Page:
Post Number: 135
|Posted on Monday, May 23, 2005 - 01:28 pm: ||
There are some beautiful breweries shown here, and of course their makers should be proud of their work. But I always worry that prospective brewers might be scared off the hobby, thinking they need a toy refinery to make beer.
My setup has made over 135 brews over 10 years, and the more intimate I get with it, the less I feel like changing it. By now, I can make beer in my sleep, in fact, I do!
It's a 23-L setup. Because the boil kettle is only 17 L I top up the gravity sometimes with a bit of extract. That makes a drier beer than lowering the efficiency (80-85%!) and using more grain.
Yep, I still use a Corona mill. I can't see any difference between my grist and my LHBS 2-row mill.
Note the shims that convert the gap from "flour" to "grist". By the way, I usually don't do this in nice weather. Minus 30 is much more common since I focus on lagers and my refrigeration's 100% natural.
I use a grain bag for lautering. A neighbour made this for me and I can't believe how it's held up. Her craftmanship is amazing.
I put a metal trivet in the pail to support the bottom a bit.
Kettle on overturned pot to get it off the cold floor, styrofoam insulating underneath:
And then I wrap it up in about 5 or 6 blankets. Not ones I use for camping, I don't want to smell that delicious in bear country!
At this point it's about 11:00 at night, and I go to bed. I'll break my post at this point as well.
Post Number: 136
|Posted on Monday, May 23, 2005 - 01:53 pm: ||
So the next morning I get up bright and early, put the coffee on, and if I'm feeling self-indulgent grab a slice of toast. I kiss the Ms., and stumble downstairs to start the sparge water, drag the mash onto the basement stove and get the mash-out started while I dig out the hops.
A 1/2 Litre Pyrex jug is my "pump" for mash and sparge, and the wooden spoon my sparge distributor. I add 12 L of sparge at a time since the lauter tun has room:
I mash stiff (1 L per lb) so there's no first runnings. I deliberately stretch the sparge out to 45 minutes for efficiency and not to worry about stuck mashes. There's enough work to keep me slightly busy during the sparge. Note the high-tech flow control - I just nudge the pail on or off the hose a bit:
I boil right up to the rim of my kettle (at 17 L I don't have much choice). Richens' Law: A watched pot eventually boils. An unwatched pot eventually boils over.
To prevent foaming I watch the temperature. At about 190F I start stirring to help the dissolved air escape so it doesn't all come out at once at boiling point, and it gets the hot break started so I don't have as much fine particulate nucleating gas bubbles.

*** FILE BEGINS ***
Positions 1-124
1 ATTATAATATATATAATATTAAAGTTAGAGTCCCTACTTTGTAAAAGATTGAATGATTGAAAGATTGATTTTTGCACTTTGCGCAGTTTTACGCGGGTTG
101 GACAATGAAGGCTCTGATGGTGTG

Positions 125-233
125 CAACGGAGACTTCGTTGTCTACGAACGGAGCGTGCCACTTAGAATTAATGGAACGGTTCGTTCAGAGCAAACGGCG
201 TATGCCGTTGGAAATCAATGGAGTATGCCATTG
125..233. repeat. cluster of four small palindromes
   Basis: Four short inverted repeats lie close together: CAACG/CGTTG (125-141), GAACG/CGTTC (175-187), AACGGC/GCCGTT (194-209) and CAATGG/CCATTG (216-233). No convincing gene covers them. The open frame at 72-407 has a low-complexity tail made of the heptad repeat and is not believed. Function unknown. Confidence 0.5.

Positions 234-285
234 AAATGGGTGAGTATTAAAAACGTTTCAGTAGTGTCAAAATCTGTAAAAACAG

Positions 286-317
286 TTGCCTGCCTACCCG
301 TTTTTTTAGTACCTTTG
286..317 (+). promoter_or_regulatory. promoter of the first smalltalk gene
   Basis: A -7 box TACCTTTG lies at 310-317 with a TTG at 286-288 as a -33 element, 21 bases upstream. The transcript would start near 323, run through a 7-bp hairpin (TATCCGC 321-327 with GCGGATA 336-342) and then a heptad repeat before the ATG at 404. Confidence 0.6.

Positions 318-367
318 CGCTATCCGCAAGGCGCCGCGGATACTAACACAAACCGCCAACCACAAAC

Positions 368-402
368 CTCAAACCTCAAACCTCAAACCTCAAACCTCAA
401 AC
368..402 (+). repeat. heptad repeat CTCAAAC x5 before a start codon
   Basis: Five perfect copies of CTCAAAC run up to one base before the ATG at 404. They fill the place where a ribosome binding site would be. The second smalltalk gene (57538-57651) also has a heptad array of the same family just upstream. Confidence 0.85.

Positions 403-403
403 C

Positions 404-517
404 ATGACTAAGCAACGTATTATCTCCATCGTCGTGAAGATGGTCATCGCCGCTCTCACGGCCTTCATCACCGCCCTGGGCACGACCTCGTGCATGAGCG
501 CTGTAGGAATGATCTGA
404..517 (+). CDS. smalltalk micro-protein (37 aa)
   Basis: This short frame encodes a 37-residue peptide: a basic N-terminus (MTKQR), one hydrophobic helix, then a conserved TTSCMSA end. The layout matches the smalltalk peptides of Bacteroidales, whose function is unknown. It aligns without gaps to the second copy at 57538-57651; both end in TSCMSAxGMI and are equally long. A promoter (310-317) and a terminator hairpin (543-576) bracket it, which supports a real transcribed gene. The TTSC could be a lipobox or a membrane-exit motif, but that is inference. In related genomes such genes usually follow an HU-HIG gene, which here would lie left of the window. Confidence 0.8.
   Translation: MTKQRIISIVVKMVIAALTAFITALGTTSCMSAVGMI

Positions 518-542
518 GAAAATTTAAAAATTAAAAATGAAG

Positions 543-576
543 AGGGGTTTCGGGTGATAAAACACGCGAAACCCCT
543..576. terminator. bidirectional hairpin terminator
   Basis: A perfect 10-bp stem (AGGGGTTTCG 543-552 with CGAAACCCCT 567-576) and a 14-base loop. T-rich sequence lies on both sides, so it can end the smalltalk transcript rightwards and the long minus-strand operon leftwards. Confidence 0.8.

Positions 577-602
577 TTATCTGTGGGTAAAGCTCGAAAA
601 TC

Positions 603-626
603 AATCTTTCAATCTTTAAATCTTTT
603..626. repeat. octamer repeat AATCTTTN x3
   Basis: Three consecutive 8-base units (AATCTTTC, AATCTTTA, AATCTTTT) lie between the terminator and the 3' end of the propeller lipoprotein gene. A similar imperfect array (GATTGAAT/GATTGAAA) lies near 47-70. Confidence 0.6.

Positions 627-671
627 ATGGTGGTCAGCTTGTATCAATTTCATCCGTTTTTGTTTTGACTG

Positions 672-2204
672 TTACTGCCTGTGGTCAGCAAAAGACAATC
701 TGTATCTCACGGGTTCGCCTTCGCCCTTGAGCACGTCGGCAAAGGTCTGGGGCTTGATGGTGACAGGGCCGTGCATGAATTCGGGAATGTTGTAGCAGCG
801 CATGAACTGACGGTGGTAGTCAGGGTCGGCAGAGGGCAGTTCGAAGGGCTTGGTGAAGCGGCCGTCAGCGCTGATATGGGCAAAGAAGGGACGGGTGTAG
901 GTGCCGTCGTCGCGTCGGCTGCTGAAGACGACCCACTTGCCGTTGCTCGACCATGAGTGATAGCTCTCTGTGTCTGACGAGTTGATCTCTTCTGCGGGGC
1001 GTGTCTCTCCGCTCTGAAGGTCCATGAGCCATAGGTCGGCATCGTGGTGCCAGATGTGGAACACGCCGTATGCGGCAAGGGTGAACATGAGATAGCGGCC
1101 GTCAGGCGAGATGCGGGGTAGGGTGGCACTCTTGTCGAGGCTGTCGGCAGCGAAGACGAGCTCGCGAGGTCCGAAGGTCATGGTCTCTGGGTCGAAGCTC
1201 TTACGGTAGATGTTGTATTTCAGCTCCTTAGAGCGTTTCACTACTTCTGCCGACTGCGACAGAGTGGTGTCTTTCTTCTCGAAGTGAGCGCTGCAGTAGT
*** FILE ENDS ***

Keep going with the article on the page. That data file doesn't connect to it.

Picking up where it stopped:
Immersion cooling is the only way to go until the batch sizes get out of reach. 50 ft. of 3/8 copper and water barely above freezing - who needs efficiency?
I didn't get a shot of wort aeration: pouring from pail to pail until 16 L wort foams up to the 25 L rim. I rinse out the kettle, drain water from the immersion chiller (very important - a full coil is DANGEROUS in a boiling kettle) and get the extra water going. I thrash the chilled boiled water with a spoon to get air back in and top up the wort in the starter pail.
I'll come back later to rack the wort off the trub and pitch the yeast. The remaining clean-up is no big deal, and I still have most of Sunday ahead of me:
Fermenting, is well, not much different from anyone else. Primary in pail, secondary in plastic carboy, condition in bottles, and I just try to hold 45-50 F through the entire process. Here's the ozone-friendly refrigerator:
Post Number: 224
|Posted on Monday, May 23, 2005 - 02:03 pm: ||
Sean, nice to see someone brewing in the Antartic continent!
I love your method of flow control. Unfortunately, I am a tinkered and cannot possibly use that method. I am doomed and had to build something more complicated. HEHE.
Post Number: 142
|Posted on Tuesday, May 24, 2005 - 02:19 am: ||
Saved by my job. It's bad enough that I do fermentation for a living. I've sized pumps and sourced valves and done heat transfer calculations for other homebrewers, but to do it for myself would be a busman's holiday. I try to approach brewing as kitchen work, like any self-respecting African peasant woman.
|Posted on Friday, November 18, 2005 - 07:22 pm: ||
Instead of pouring the sparge over the spoon, take a sheet of aluminum foil and lay it over the mash. Poke several small holes to allow the water to pass through. Pour the water on the perforated foil, it allows to water to pass without channeling and allows for a one handed operation.
I got this tip from a fellow homebrewer here http://www.ipass.net/mpdixon/Homebrew/Setup&Techniques.htm It has worked well for me.
Post Number: 331
|Posted on Friday, November 18, 2005 - 08:34 pm: ||
I enjoyed looking at your photos, Sean. It's great how everyone finds their own different ways to make good beer. I was curious about this statement, though:
(very important - a full coil is DANGEROUS in a boiling kettle)
Post Number: 461
|Posted on Friday, November 18, 2005 - 09:17 pm: ||
You've never been burned by a steam-spewing immersion chiller, Miker? If the chiller has water in it, the water will boil. This blows steam and hot water out the ends. Not a problem if you empty it or keep the hoses on.